Can you handle the truth?
Remember the famous scene from “A Few Good Men,” when Jack Nicholson yells at the prosecutor and the judge in the Military Court Marshall? When he looks into Tom Cruise’s eyes and asks “You want the truth?” then yells like a madman, “You can’t handle the truth!”
The Kurdish peace talks are almost becoming an hourglass in which the sands are dropping faster and faster as the end approaches. The Justice and Development Party (AKP) is rushing into the final hour of legislation to grant some sort of legitimacy to the talks. The region is turning into a ticking bomb and the Kurds may be Turkey’s only savior.
As I was sifting through some old newspapers in the house, I found an old copy of Cumhuriyet. It was dated Nov. 18, 2013. The headline read: "Nobody believed it." The story? Prime Minister Recep Tayyip Erdoğan had hinted a grand amnesty during his trip to Diyarbakır. Pervin Buldan, the Kurdish deputy from the Peace and Democracy Party (BDP) had interpreted this attempt as a “charm offensive before the elections to court the Kurdish vote”
So after seven months, we are back to zero again. The new “Kurdish solution” package creates a legislative background for the talks between İmralı and the AKP, but does very little for the Kurdistan Communities Union (KCK) prisoners. Ankara plays the game in the international court, but does very little for its own citizens.
Yet the truth we may have trouble handling is closer than ever. Iraq’s central government is in total disarray and neither the Shiites, nor the Sunni have any intention of living together anymore. It is the Balkanization of Iraq, and even the Bush governments couldn’t imagine doing it this way. But with Ankara’s help, radicals and a non-performing Shiite alliance managed what the U.S. was not capable of doing: The map is changing as the drops of sand slide into the lower half.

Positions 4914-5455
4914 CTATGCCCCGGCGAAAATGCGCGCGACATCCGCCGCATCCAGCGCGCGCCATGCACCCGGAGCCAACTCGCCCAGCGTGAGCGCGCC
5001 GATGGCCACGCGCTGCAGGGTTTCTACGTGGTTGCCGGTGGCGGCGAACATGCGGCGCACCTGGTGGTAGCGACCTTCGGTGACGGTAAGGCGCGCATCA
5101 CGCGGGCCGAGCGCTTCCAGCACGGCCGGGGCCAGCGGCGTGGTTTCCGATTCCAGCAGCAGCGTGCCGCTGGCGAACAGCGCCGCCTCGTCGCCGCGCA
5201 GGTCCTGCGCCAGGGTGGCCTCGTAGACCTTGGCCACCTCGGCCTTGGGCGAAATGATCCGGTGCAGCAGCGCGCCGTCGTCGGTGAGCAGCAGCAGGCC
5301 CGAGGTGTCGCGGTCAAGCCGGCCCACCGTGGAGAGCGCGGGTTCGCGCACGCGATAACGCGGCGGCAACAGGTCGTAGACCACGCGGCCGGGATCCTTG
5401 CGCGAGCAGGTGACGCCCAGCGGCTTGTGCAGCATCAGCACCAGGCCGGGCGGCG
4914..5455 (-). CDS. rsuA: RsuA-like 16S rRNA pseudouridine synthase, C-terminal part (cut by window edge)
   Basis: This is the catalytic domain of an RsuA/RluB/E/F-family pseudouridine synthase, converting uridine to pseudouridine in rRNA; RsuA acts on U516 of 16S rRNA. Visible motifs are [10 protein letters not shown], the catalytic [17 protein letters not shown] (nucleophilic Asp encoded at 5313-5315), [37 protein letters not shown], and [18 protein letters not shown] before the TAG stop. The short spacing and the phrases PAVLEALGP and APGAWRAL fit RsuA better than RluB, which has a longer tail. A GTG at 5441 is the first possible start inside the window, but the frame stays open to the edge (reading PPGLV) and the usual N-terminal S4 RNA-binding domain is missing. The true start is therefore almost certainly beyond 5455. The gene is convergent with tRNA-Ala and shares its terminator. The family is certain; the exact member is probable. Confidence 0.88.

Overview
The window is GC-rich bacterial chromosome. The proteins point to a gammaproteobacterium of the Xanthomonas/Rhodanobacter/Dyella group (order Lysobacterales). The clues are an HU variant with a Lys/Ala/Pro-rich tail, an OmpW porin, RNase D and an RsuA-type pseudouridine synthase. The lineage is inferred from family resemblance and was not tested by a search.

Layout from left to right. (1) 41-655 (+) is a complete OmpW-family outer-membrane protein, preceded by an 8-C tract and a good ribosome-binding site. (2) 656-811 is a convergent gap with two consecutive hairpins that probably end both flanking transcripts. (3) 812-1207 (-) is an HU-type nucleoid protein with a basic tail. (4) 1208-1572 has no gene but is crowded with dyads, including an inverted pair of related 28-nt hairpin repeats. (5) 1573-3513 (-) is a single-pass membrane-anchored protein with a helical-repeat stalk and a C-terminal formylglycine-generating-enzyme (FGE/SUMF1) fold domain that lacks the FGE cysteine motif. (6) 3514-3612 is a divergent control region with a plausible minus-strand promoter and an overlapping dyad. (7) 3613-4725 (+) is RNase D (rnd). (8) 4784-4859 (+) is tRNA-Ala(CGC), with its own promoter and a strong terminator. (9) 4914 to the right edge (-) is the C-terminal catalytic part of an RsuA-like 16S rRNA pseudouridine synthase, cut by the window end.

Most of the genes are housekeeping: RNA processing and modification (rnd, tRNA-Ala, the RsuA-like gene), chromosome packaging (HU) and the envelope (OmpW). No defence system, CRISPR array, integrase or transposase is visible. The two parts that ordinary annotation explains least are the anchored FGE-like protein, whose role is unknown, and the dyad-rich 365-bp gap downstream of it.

Because she is someone who knows Kurdish dynamics well, I ended up calling my good friend Berna Türkili. She is a businesswoman who has seen the best and worst of these negotiations. As Berna pointed out, Turkey has recently cut a deal with Exxon to have more stakes in Kurdish oil. ExxonMobil has been in negotiations with the state-owned Turkish Energy Company (TEC), which was keen to take a stake in the super-major’s six exploration contracts in Kurdistan. But these talks weren’t just about the contracts, according to the Iraq Oil Report.
Berna, the smart woman that she is, says this openly on the phone: “I think the Kurds are getting ready for independence, and Iraqi PM Nouri al-Maliki has accepted that. The Shiites are going to get Basra, and Baghdad will be an open city for all. All signs point to the fact that Ankara has no option but to live with this fact. Even if it means losing some territory.”
Berna believes that the deal Ankara cut with Nechirvan Barzani is so lucrative that one should get used to the silence of the lambs on the issue of the Turkmens in Kurdistan. So, where were we again? There will be an independent Kurdistan next door sooner than imagined. And its borders may get broader within a very short space of time.
Now, can you handle this truth?
* Apology: In my last article, as I was trying to describe the non-performing voters who are well off, I used the term “Sweden-type” social democrats. As most readers can imagine, this term symbolizes elitist, petty bourgeois Turkish citizens who live in Turkey but pretend to live in Sweden and complain about life and politics. My Swedish friends felt offended and I am sorry for this. I offer my sincere apology to Erik Meyersson (@emeyersson), and many thanks for warning me.